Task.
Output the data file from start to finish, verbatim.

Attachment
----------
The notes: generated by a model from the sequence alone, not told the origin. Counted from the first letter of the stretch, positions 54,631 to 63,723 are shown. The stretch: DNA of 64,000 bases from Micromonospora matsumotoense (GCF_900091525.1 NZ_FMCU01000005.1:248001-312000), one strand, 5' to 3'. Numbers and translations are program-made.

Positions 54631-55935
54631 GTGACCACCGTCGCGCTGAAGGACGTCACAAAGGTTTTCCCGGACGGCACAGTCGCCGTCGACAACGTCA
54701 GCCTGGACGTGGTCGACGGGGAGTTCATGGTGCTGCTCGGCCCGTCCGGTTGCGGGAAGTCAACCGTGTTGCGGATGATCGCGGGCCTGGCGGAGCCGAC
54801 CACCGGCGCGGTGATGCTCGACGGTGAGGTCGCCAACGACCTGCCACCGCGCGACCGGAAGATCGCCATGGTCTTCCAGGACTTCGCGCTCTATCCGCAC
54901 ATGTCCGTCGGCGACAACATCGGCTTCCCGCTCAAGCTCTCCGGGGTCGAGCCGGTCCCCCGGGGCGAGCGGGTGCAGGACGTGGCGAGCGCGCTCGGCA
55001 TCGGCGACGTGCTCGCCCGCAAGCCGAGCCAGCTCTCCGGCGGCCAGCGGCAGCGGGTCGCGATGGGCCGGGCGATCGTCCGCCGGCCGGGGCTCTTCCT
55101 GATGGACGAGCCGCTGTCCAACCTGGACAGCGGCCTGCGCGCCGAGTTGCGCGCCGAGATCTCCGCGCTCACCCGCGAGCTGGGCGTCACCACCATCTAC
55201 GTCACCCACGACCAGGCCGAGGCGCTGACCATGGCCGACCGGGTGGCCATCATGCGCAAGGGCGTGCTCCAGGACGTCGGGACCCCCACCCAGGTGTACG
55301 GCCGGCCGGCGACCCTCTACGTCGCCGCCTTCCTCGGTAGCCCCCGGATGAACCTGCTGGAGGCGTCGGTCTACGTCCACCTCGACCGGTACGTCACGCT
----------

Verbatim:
The notes: generated by a model from the sequence alone, not told the origin. Counted from the first letter of the stretch, positions 54,631 to 63,723 are shown. The stretch: DNA of 64,000 bases from Micromonospora matsumotoense (GCF_900091525.1 NZ_FMCU01000005.1:248001-312000), one strand, 5' to 3'. Numbers and translations are program-made.

Positions 54631-55935
54631 GTGACCACCGTCGCGCTGAAGGACGTCACAAAGGTTTTCCCGGACGGCACAGTCGCCGTCGACAACGTCA
54701 GCCTGGACGTGGTCGACGGGGAGTTCATGGTGCTGCTCGGCCCGTCCGGTTGCGGGAAGTCAACCGTGTTGCGGATGATCGCGGGCCTGGCGGAGCCGAC
54801 CACCGGCGCGGTGATGCTCGACGGTGAGGTCGCCAACGACCTGCCACCGCGCGACCGGAAGATCGCCATGGTCTTCCAGGACTTCGCGCTCTATCCGCAC
54901 ATGTCCGTCGGCGACAACATCGGCTTCCCGCTCAAGCTCTCCGGGGTCGAGCCGGTCCCCCGGGGCGAGCGGGTGCAGGACGTGGCGAGCGCGCTCGGCA
55001 TCGGCGACGTGCTCGCCCGCAAGCCGAGCCAGCTCTCCGGCGGCCAGCGGCAGCGGGTCGCGATGGGCCGGGCGATCGTCCGCCGGCCGGGGCTCTTCCT
55101 GATGGACGAGCCGCTGTCCAACCTGGACAGCGGCCTGCGCGCCGAGTTGCGCGCCGAGATCTCCGCGCTCACCCGCGAGCTGGGCGTCACCACCATCTAC
55201 GTCACCCACGACCAGGCCGAGGCGCTGACCATGGCCGACCGGGTGGCCATCATGCGCAAGGGCGTGCTCCAGGACGTCGGGACCCCCACCCAGGTGTACG
55301 GCCGGCCGGCGACCCTCTACGTCGCCGCCTTCCTCGGTAGCCCCCGGATGAACCTGCTGGAGGCGTCGGTCTACGTCCACCTCGACCGGTACGTCACGCT